percent) and open interviews ( 12
percent ), as well as user observation ( 17 percent), analysis of video
recordings ( 17 percent), and diaries ( 11 percent). We also found
an emerging group of constructive or projective methods, such
as probes, collages/drawings, and
photographs. Objective measurement of UX via psychophysiology
is rarely used. Thus, data on UX
is mostly collected with methods borrowed from traditional
HCI and usability research.
Most researchers agree that
UX occurs before, during, and
after interaction with products.
Therefore we analyzed in which of
these phases researchers assess UX.
Measures of UX before interaction is
rare ( 20 percent), while after measurements are the most frequent
( 70 percent). Correspondingly, the
most frequent pattern is the combination of during and after measurements—similar to traditional
usability research, where users are
observed when interacting, and
satisfaction is measured afterward.
Anticipated use assumes an important role in the field of UX and is a
major difference from traditional
HCI. We took a closer look at what
researchers measure before interaction occurs and found that only
five studies looked at users’ expectations about products. Thus, it seems
that before measurements in UX
are still widely disregarded. The
analysis of temporal aspects shows
that current UX research contains
no truly longitudinal studies. Some
papers study experience over several weeks, but projects that cover
typical product life cycles of several
months or even years are missing.
The choice of methods in UX
research suggests a revival of the
debate about qualitative and quan-
titative research methods. In partic-
ular we see that it leads to dichoto-
mous research. On the one hand,
some researchers study very par-
ticular use situations, emphasizing
richness of description and using
mainly qualitative research meth-
ods (we call those uniqueness studies).
On the other hand, some stud-
ies model the dimensions of UX,
emphasizing findings that general-
ize and using mostly quantitative
research methods (we call those
dimension studies). Some studies
overemphasize their methodological
stance within either of these meth-
odologies to the extent of damaging
research quality. Many unique-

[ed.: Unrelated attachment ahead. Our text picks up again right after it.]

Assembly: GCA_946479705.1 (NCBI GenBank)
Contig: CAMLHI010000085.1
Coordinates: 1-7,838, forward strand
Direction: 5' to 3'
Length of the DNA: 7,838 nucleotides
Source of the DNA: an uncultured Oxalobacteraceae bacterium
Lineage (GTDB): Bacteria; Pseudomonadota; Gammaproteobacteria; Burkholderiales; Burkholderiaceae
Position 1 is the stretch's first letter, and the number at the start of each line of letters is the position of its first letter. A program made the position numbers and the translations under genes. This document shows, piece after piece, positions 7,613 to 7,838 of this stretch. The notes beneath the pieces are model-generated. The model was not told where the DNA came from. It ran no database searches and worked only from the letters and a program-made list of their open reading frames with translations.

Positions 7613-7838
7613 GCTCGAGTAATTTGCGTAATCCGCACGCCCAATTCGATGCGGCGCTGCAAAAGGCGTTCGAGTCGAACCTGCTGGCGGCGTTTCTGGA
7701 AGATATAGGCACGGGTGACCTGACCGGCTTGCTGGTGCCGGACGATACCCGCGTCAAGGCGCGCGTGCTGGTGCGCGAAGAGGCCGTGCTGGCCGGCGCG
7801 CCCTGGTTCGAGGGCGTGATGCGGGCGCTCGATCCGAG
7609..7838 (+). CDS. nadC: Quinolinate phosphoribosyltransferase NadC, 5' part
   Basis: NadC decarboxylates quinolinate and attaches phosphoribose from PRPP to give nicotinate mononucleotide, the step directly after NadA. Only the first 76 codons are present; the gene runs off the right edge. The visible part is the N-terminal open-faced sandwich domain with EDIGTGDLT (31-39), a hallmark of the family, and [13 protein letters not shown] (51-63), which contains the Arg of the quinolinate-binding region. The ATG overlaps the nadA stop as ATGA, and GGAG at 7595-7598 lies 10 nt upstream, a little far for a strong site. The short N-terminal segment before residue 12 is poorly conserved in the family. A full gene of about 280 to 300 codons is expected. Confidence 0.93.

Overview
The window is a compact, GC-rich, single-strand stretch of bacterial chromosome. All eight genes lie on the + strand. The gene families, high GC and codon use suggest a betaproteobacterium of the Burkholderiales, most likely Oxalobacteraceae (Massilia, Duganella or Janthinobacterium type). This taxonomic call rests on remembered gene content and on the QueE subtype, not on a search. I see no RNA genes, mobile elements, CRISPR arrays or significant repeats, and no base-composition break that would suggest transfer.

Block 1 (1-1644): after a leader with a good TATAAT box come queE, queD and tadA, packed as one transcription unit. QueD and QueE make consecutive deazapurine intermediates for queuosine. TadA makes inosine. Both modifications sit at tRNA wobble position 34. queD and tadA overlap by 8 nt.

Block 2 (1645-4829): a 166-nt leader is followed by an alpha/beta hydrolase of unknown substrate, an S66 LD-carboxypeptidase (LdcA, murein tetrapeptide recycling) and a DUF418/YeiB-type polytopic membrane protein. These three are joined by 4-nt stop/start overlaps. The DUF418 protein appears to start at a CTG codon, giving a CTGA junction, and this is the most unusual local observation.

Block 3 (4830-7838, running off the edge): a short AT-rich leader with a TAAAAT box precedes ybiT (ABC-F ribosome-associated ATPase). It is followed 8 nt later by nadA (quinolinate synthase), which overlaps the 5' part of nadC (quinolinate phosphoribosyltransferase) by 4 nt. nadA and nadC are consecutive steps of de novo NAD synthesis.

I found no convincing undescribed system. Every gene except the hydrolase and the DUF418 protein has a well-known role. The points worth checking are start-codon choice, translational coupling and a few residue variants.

ness papers do not report inter-
view questions or protocols, rarely
describe data analysis methods,
focus mostly on generic UX, and
contribute to the dimensionality
explosion mentioned earlier. Many
dimension papers do not attempt
to study complex, ongoing interac-
tions (often using screenshots or
studying very short interactions),
and some say very little about expe-
rience and in-depth reports on UX.
Unfortunately, few studies combine
qualitative and quantitative meth-
ods (or uniqueness and dimension
studies), and we find a sad lack of
references between the correspond-
ing groups of papers.
work on user-centered design and
usability research emphasizes that
we need to look at behavior—what
people do—rather than listen to
what they say and what they say
they do. The tension between these
two approaches needs to be understood much better.
Our review has characterized
current foci and blind spots in
UX research. Future work must
strengthen the interesting work
that this movement has generated. At the same time, we have
discussed issues that have tended
to be overlooked in UX research
and that are equally important to
address in future work.
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new bottles or novel challenges? A critical analysis
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Computing Systems. ACM, New York, 2011, 2689-
2. Lang, P. J. Behavioral treatment and bio-behavioral assessment: Computer applications. In
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J.B. Sidowski, J.H. Johnson, and T. A. Williams,
eds. Ablex Publishing, Norwood, NJ, 1980, 119-137.
3. McCarthy, J., Wright, P., Wallace, J., and
Dearden, A. The experience of enchantment
in human–computer interaction. Personal and
Ubiquitous Computing 10, 6 (2006), 369-378.
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years of evaluation in CHI. Proc. Alt CHI ‘07. ACM,
New York, 2007.
ABOUT THE AUTHORS
Javier Bargas-Avila holds a Ph.D.
in cognitive psychology. He has
published over 20 peer-reviewed
papers in HCI journals and con-
ferences on topics such as user
satisfaction, mental models in
website perception, visual aesthetics, and webform
usability. Since 2011 he has worked for Google,
where he currently focuses on You Tube internation-
alization, monetization, and analytics.
Kasper Hornbaek is a professor
with special duties in human-cen-
tered computing at the University
of Copenhagen; his B. Sc., M.Sc.,
and Ph. D. were also done at the
University of Copenhagen. His
research focuses on usability/
November + December 2012
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